In some cases, the symptoms of TMJ disorders may go away without treatment. If your symptoms persist, your doctor may recommend a variety of treatment options.
In conjunction with other nonsurgical treatments, medications that may help relieve the pain associated with TMJ disorders may include:
- Pain relievers. If over-the-counter pain medications aren't enough to relieve TMJ pain, your doctor or dentist may prescribe stronger pain relievers.
- Tricyclic antidepressants. These medications, such as amitriptyline, used to be used mostly for depression, but now are also used for pain relief.
- Muscle relaxants. These types of drugs are sometimes used for a few days or weeks to help relieve pain caused by TMJ disorders.
- Sedatives. If nighttime teeth clenching is aggravating your pain, your doctor might prescribe a sedative such as clonazepam (Klonopin).
Nonpharmaceutical treatments for TMJ disorder include:
- Bite guards (oral splints). Often, people with jaw pain will benefit from wearing a soft or firm device inserted over their teeth, but the reasons why these devices are beneficial are not well understood.
- Physical therapy. Treatments might include ultrasound, moist heat and ice — along with exercises to stretch and strengthen jaw muscles.
- Counseling. Education and counseling can help you understand the factors and behaviors that may aggravate your pain, so you can avoid them. Examples include teeth clenching or grinding, leaning on your chin, or biting fingernails.
Surgical or other procedures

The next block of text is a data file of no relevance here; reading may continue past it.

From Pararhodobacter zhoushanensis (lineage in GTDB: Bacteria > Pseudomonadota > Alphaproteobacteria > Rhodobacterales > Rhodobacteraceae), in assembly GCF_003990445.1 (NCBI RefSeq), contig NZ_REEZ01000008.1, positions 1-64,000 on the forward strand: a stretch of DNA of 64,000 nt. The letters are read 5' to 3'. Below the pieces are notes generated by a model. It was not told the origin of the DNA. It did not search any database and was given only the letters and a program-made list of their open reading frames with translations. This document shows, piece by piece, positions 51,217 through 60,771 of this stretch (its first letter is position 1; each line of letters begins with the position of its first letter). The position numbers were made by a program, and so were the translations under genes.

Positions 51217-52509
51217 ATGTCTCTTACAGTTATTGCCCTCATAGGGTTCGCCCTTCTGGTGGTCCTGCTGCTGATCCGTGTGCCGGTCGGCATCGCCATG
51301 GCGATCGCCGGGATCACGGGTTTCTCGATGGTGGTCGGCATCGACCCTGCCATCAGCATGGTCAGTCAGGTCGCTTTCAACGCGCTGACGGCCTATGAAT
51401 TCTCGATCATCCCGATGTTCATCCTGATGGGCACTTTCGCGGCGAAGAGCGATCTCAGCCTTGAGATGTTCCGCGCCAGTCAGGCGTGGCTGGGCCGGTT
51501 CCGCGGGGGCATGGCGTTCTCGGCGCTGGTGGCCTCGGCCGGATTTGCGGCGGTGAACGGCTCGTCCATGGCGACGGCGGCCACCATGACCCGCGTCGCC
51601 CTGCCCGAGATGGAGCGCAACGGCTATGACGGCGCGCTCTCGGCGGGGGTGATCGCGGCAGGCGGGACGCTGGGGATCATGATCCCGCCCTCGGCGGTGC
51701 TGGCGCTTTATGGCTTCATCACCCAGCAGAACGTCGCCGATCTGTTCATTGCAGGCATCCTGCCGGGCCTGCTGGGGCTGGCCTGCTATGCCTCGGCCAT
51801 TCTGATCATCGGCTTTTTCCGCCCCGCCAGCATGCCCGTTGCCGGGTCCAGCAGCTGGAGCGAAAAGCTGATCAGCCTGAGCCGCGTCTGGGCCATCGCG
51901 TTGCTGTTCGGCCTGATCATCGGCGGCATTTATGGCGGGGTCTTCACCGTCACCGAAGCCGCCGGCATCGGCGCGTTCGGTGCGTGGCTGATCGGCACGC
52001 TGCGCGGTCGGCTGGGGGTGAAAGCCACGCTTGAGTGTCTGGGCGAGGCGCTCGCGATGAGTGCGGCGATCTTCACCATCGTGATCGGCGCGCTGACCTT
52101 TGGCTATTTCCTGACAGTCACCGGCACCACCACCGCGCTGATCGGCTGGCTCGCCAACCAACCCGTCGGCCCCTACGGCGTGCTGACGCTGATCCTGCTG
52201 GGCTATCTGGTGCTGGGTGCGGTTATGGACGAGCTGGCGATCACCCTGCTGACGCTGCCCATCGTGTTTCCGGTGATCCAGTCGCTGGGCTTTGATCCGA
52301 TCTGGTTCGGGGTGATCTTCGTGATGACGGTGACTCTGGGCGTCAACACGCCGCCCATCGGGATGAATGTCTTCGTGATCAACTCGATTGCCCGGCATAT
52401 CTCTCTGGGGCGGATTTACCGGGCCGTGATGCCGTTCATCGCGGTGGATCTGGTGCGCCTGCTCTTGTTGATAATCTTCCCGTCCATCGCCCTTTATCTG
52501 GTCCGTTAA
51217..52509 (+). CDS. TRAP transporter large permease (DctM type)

When other methods don't help, your doctor might suggest procedures such as:
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- Arthrocentesis. This procedure involves the insertion of needles into the joint so that fluid can be irrigated through the joint to remove debris and inflammatory byproducts.
- Injections. In some people, corticosteroid injections into the joint may be helpful. Infrequently, injecting botulinum toxin (Botox, others) into the jaw muscles used for chewing may relieve pain associated with TMJ disorders.
- Surgery. If your jaw pain does not resolve with more-conservative treatments and if it appears to be caused by a structural problem within the joint, your doctor or dentist may suggest surgery to repair or replace the joint. The National Institute of Dental and Craniofacial Research considers TMJ surgery to be controversial and recommends that it be avoided whenever possible.
- TMJ disorders. National Institute of Dental and Craniofacial Research. http://www.nidcr.nih.gov/oralhealth/topics/tmj/tmjdisorders.htm. Accessed Oct. 18, 2012.
- Flint PW, et al. Cummings Otolaryngology: Head & Neck Surgery. 5th ed. Philadelphia, Pa.: Mosby Elsevier; 2010. http://www.mdconsult.com/books/about.do?about=true&eid=4-u1.0-B978-0-323-05283-2..X0001-8--TOP&isbn=978-0-323-05283-2&uniqId=230100505-57. Accessed Oct. 18, 2012.
- Sheon RP. Temporomandibular joint dysfunction syndrome. http://www.uptodate.com/index. Accessed Oct. 18, 2012.
- Bope ET, et al. Conn's Current Therapy. Philadelphia, Pa.: Saunders Elsevier; 2012. http://www.mdconsult.com/books/about.do?eid=4-u1.0-B978-1-4377-0986-5..C2009-0-38984-9--TOP&isbn=978-1-4377-0986-5&about=true&uniqId=236797353-5. Accessed Oct. 19, 2012.
- AskMayoExpert. Temporomandibular disorder. Rochester, Minn.: Mayo Foundation for Medical Education and Research; 2012.
- Ferri FF. Ferri's Clinical Advisor 2013:5 Books in 1. Philadelphia, Pa.: Mosby Elsevier; 2012. http://www.mdconsult.com/books/about.do?eid=4-u1.0-B978-0-323-08373-7..00002-9&isbn=978-0-323-08373-7&about=true&uniqId=343863096-23.Accessed Oct. 22, 2012.
- Acupuncture for pain. National Center for Complementary and Alternative Medicine. http://nccam.nih.gov/health/acupuncture/acupuncture-for-pain.htm. Accessed Nov. 19, 2012.
- Relaxation techniques for health: An introduction. National Center for Complementary and Alternative Medicine. http://nccam.nih.gov/health/stress/relaxation.htm. Accessed Nov. 19, 2012.